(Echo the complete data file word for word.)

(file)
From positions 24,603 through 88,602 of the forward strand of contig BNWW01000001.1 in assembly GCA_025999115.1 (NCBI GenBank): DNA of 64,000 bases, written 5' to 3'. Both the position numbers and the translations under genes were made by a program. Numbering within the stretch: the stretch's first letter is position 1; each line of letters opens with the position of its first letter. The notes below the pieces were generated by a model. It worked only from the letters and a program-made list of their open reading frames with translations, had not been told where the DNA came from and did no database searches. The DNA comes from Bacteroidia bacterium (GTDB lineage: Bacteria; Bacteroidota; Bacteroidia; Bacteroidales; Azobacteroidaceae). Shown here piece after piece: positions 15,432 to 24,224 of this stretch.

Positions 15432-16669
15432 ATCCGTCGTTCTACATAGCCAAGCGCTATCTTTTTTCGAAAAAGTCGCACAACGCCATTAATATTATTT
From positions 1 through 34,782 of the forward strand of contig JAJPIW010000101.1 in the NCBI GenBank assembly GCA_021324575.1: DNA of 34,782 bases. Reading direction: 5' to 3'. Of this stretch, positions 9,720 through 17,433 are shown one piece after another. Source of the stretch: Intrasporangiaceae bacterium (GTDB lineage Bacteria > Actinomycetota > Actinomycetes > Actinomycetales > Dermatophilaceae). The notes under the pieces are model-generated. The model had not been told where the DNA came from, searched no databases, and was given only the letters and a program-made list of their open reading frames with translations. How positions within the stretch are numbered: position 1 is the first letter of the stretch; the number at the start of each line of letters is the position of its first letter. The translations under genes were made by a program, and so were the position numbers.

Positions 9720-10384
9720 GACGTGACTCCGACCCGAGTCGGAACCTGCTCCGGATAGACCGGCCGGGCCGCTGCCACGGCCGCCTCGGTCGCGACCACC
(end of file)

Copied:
From positions 24,603 through 88,602 of the forward strand of contig BNWW01000001.1 in assembly GCA_025999115.1 (NCBI GenBank): DNA of 64,000 bases, written 5' to 3'. Both the position numbers and the translations under genes were made by a program. Numbering within the stretch: the stretch's first letter is position 1; each line of letters opens with the position of its first letter. The notes below the pieces were generated by a model. It worked only from the letters and a program-made list of their open reading frames with translations, had not been told where the DNA came from and did no database searches. The DNA comes from Bacteroidia bacterium (GTDB lineage: Bacteria; Bacteroidota; Bacteroidia; Bacteroidales; Azobacteroidaceae). Shown here piece after piece: positions 15,432 to 24,224 of this stretch.

Positions 15432-16669
15432 ATCCGTCGTTCTACATAGCCAAGCGCTATCTTTTTTCGAAAAAGTCGCACAACGCCATTAATATTATTT
From positions 1 through 34,782 of the forward strand of contig JAJPIW010000101.1 in the NCBI GenBank assembly GCA_021324575.1: DNA of 34,782 bases. Reading direction: 5' to 3'. Of this stretch, positions 9,720 through 17,433 are shown one piece after another. Source of the stretch: Intrasporangiaceae bacterium (GTDB lineage Bacteria > Actinomycetota > Actinomycetes > Actinomycetales > Dermatophilaceae). The notes under the pieces are model-generated. The model had not been told where the DNA came from, searched no databases, and was given only the letters and a program-made list of their open reading frames with translations. How positions within the stretch are numbered: position 1 is the first letter of the stretch; the number at the start of each line of letters is the position of its first letter. The translations under genes were made by a program, and so were the position numbers.

Positions 9720-10384
9720 GACGTGACTCCGACCCGAGTCGGAACCTGCTCCGGATAGACCGGCCGGGCCGCTGCCACGGCCGCCTCGGTCGCGACCACC